Saturday, April 04, 2009
Does censorship stimulate creativity? A few recent examples suggest a strong link. Whether in China or in the classroom, web filters are stimulating some entertaining, yet thought-provoking trends to occur.
1) In China, a very funny video has been circulating (thanks to my friend Zhuohua for sending me the link), and even remade in an animated hiphop version. On one hand, it's a protest against censorship (the grass mud horses are fighting against the repressive river crabs), it's also a funny demonstration of how futile censorship for 'moral behaviour' can be. Grass mud horse, translated into Chinese, sounds almost exactly like obscene words which are vilified by the censors. More on the phenomenon via the NY times. It's spawned lots of spin offs including stuffed animals and T-shirts.
2) School kids are also finding funny ways to swear. Many filters ban specific swear words, resulting in massive growth of the phrase 'Sofa King' (say it fast, out loud..), originally used in Aqua Teen Hunger Force. Coincidentally, it has also made the leap into hiphop... Perhaps less politically engaged than the Grass-Mud Horse, it just illustrates how we cannot stop kids from using language in ways they want, and that they'll just find creative ways to bend the rules.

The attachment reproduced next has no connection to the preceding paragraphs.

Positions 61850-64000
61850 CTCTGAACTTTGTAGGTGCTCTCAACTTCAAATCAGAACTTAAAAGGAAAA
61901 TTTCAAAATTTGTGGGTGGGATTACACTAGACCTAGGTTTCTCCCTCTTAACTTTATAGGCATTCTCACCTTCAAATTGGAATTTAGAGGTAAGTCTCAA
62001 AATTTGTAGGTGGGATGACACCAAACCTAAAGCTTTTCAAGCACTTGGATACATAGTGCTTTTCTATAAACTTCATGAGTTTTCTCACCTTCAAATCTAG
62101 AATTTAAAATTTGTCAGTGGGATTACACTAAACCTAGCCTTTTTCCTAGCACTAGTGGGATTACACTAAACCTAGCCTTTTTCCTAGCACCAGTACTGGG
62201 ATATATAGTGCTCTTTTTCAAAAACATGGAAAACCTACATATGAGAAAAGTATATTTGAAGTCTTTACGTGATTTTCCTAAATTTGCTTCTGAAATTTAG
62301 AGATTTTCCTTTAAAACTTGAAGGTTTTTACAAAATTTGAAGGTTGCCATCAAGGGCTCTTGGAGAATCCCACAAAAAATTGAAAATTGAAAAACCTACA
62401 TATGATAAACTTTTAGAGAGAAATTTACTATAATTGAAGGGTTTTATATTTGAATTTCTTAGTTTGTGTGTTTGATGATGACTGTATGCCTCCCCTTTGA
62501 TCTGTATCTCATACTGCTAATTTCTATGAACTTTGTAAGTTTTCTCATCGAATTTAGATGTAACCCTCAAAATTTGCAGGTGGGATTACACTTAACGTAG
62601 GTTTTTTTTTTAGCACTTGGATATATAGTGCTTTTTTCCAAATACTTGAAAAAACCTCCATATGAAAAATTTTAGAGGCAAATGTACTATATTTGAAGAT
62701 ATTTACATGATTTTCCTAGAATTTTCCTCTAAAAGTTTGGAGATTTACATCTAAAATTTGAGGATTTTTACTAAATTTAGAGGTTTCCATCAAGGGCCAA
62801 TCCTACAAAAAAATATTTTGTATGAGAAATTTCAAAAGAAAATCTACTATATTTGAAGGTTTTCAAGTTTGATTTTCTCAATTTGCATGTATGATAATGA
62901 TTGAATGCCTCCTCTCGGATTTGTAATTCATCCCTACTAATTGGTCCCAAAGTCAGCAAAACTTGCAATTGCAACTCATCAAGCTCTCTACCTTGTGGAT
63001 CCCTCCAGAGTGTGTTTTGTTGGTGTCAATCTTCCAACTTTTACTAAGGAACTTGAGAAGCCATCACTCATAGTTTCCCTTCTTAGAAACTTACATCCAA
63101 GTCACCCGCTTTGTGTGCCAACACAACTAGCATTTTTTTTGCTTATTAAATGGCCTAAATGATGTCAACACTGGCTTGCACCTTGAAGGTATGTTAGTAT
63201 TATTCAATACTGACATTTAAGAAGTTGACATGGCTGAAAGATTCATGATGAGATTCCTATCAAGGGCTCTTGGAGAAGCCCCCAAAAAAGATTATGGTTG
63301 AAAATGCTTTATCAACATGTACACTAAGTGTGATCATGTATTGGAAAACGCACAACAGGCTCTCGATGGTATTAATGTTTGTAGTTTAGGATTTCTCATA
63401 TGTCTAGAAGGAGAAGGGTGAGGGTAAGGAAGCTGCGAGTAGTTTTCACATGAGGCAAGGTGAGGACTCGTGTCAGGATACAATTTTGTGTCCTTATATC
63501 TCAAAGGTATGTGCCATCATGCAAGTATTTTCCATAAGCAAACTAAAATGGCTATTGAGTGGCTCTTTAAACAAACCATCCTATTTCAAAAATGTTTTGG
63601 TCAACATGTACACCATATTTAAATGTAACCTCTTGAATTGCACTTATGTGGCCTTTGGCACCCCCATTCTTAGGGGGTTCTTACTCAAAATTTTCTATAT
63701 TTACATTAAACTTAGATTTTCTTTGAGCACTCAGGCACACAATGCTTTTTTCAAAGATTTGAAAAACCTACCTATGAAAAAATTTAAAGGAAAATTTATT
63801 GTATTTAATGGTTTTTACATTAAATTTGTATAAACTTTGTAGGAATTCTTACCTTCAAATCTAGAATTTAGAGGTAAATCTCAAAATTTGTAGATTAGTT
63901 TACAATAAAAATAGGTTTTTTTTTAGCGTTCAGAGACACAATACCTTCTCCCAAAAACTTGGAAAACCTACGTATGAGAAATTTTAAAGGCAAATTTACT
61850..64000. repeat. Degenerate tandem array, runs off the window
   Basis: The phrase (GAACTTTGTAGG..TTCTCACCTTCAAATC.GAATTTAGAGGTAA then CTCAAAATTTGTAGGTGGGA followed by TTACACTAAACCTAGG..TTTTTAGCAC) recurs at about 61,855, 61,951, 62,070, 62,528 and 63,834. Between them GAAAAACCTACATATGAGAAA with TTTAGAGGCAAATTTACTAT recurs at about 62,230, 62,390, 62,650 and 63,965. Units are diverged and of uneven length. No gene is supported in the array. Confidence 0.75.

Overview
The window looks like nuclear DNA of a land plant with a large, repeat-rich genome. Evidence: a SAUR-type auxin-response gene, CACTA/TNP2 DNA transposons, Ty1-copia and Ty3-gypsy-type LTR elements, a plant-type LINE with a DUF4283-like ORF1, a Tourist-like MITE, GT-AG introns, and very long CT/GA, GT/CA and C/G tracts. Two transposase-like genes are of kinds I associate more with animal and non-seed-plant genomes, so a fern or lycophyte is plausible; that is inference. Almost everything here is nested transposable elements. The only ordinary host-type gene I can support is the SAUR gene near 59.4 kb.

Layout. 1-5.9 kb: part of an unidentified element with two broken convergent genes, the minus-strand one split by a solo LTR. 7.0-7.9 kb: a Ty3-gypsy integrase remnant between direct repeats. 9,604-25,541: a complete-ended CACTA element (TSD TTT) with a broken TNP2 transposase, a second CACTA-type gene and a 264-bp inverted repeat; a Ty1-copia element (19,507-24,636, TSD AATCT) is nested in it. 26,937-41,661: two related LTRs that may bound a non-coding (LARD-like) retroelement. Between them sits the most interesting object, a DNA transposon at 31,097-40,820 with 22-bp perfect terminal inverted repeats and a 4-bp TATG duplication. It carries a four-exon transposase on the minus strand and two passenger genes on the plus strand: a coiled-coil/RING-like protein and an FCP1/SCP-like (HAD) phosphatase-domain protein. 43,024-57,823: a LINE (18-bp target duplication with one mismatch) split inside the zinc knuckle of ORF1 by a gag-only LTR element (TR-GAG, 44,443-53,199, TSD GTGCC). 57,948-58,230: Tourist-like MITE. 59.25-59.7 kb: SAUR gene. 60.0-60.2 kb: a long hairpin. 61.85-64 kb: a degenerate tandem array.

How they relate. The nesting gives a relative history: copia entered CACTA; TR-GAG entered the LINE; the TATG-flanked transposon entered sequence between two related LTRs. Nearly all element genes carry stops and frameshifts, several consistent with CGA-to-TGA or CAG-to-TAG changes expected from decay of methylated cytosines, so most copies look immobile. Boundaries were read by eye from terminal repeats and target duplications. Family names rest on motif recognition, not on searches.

It reminds me of the days of the Criminal Justice Bill in the UK, which banned the public playing of "sounds wholly or predominantly characterised by the emission of a succession of repetitive beats," to prevent the organisation of raves. Warp records' Autechre then released the "Anti EP" including a track called 'Flutter',"programmed in such a way that no bars contain identical beats and can therefore be played under the proposed new law." Ironically, it was arguably one of the most creative times for UK electronic music, stimulated by the sense of rebellion.
While writing this post, I also came across an old, but interesting post comparing access to the web in China vs. a school in Oklahoma, US by Wesley Fryer, which is really revealing!
Is China really more repressed than Western counterparts? And are we inadvertently stimulating the development of more creativity by censorship?